lines, bridges, trees and other debris now litter several rivers throughout the region. River beds
have been scoured and changed course, many new strainers make navigation problematic at best and
downright dangerous at worse. Please realize that the river description you see here may not match
current situation after the floods. Use common sense and when in doubt scout especially on blind
drops. Also, if you run this river in the next year or so please comment on its navigability, even
if there are no problems this will be very helpful. Please report any new strainers or changes to
the rapids that will impact future boating. Thank you,

2007-05-29 08:40:43 (2703 days ago)
Robert BrodyDetails
There is a strainer above the --Slide-- as of 5/20/07

2005-05-02 00:19:35 (3461 days ago)
Todd HanerDetails
Some nice fairly easy drops, a few rapids and a bit of flat. Not really to pushy. Went like
this.

We stared the run near the VT Welcome Center with an otter slide in! This of course was after we
crossed a non barbed fence that was partly fixed on a bank that had broken away in recent spring
flow. A few yards of flat brings you under the road past a dead beaver on river left and to the
first drop. Pretty straight forward line is visible just left of center but to be safe we were
ready with ropes. It's a steep grade but not really ledgey, Can be seen from Rt.4
Next I recall a few flat yards downstream was a really interesting slide. The flow was lower than
we expected and most of the water was heading straight down a mildly steep grade in a lazy s. A
fair sized eddy was available if you stay far left on the slide. If you cross it with a planning
hull you'll skip like a rock lol. However most of us (three of four) stayed center and the end of
the slide was somewhat rough shallow and definitely fast. A larger flow would have given you the
option to go right, down two other steeper slides into what would probably be holes at the
base.
If I remember correctly next were a couple decent short class II rapids. Then the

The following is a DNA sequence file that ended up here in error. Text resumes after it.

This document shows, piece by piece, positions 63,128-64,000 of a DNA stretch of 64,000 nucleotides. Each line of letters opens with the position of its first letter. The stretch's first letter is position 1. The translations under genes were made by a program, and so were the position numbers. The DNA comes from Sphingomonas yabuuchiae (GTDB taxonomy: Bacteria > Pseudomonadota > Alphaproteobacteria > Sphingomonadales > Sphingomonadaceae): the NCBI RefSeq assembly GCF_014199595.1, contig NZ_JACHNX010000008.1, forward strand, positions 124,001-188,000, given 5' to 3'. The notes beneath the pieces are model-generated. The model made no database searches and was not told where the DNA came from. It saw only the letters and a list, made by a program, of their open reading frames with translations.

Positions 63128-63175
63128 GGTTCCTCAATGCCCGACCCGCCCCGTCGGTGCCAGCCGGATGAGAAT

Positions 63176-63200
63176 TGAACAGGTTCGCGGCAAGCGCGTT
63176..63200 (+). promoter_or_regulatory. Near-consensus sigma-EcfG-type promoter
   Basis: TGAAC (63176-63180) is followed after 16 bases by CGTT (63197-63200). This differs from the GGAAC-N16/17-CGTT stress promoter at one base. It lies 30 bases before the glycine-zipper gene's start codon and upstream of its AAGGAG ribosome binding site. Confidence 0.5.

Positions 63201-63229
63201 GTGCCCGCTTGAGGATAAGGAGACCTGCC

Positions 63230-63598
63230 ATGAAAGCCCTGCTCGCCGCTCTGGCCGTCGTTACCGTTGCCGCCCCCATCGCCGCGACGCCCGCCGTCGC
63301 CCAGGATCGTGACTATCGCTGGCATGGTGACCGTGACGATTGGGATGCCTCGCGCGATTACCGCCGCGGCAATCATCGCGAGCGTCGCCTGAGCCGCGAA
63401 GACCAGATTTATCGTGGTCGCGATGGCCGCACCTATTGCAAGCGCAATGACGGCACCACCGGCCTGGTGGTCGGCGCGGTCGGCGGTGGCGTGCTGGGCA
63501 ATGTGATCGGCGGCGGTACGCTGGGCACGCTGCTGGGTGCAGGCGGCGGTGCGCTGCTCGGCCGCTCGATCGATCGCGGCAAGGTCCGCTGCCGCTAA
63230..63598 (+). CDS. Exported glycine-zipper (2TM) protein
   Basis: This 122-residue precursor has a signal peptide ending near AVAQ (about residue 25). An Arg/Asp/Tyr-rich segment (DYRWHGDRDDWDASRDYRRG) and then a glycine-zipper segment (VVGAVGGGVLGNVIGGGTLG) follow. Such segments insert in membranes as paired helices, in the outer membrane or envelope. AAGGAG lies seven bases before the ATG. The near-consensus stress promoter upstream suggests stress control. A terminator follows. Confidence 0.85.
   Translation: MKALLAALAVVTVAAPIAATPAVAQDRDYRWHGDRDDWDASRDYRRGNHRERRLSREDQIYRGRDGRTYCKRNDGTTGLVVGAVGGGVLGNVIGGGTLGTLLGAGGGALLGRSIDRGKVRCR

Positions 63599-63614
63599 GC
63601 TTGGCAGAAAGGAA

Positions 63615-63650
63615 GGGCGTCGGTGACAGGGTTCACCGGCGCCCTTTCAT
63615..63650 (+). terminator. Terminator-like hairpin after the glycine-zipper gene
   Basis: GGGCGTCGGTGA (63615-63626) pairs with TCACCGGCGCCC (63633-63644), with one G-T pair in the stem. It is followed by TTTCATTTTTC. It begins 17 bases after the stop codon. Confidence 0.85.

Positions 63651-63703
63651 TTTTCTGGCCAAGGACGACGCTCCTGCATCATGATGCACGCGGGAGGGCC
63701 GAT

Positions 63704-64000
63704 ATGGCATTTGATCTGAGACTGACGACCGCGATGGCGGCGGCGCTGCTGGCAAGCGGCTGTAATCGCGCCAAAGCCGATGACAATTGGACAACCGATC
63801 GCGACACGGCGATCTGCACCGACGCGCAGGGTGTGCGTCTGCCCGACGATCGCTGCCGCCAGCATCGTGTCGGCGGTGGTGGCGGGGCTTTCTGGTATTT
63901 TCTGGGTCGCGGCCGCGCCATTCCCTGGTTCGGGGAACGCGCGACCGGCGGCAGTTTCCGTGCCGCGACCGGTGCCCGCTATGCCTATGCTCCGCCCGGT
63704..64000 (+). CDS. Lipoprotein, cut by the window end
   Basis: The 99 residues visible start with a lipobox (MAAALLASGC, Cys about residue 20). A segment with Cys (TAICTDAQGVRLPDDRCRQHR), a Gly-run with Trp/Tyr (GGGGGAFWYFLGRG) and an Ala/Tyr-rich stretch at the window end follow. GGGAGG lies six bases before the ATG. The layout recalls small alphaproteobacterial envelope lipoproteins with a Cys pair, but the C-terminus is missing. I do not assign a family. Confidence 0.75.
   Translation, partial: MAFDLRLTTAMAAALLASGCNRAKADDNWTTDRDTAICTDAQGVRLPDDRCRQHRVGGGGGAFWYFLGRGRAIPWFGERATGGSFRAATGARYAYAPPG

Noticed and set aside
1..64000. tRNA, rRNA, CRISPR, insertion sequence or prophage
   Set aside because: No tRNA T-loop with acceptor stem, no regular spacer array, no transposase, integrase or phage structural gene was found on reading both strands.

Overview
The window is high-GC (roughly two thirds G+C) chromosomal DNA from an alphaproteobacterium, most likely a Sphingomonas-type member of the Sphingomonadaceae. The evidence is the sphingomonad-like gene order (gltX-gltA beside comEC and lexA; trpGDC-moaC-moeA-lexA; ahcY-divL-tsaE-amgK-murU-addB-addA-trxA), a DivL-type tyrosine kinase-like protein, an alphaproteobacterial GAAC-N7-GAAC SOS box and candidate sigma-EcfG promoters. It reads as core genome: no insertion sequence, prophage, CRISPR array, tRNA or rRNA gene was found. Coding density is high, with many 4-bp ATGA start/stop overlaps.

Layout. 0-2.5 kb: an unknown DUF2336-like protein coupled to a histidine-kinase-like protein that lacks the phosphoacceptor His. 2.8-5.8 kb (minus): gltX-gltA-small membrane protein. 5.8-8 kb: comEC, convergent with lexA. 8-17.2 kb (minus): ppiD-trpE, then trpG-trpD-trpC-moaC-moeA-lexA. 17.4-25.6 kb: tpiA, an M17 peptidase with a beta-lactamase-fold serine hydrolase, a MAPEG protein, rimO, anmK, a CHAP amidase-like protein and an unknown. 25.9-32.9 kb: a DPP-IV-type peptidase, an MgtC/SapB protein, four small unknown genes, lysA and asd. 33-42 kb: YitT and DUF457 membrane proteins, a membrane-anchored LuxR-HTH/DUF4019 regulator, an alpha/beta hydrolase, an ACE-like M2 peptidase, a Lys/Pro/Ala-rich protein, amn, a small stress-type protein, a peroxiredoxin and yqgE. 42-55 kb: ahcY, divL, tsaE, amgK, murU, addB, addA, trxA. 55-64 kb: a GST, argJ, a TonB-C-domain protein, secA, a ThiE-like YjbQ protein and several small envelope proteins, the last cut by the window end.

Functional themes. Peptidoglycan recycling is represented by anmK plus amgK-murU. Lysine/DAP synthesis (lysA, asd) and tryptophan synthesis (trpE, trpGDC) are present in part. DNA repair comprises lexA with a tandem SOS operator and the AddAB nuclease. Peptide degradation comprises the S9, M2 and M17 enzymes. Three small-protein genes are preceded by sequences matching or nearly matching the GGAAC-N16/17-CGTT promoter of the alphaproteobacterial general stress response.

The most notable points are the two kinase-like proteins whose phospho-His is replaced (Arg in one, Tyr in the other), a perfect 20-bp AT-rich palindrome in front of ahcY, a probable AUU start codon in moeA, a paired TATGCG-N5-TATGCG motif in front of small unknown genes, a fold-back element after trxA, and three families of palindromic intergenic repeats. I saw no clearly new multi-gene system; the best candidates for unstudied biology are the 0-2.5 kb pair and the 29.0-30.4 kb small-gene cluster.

"waterfall" a pretty ledgy drop into a pool with a big back current in the center and
most of river left side. We ran it on the right landing between river right shore line and a big
boulder that sat just to the right of center left of paddler lol. Now directly after this drop is a
narrow slide that is split by a rock Island. At the end of the island on the left route is a big
sticky hole that seemed fairly easy for James and Pete to get around on the far left in their
creekers. To run it on river right of the island you must paddle hard at the fork up a swollen
shoulder of water, a funny current that "fakes right and goes left"! If you make it over
that it's cake and you are home free. Don't flip there cause it's somewhat shallow on the slide
over a boulder.
I may have forgotten one or two somewhat inconsequential rapids or small ledges but for the most
part that sums it up. The end is a quarter mile or so of flat slow moving water surrounded by steep
clay bare banks. We did see one fat live beaver and four deer crossing the river, no they weren't
together lol... Plus a pair of Canada geese. I think all together twas a fun run. Could have been
more of a challenge at higher flow. The AW guage seemed way off so it seemed lower than we
expected. As far as access goes we didn't have to portage anything and I really didn't see any
dwellings too close to the banks so I imagine you're fine. I did notice some no trespass signs here
and there.
~todd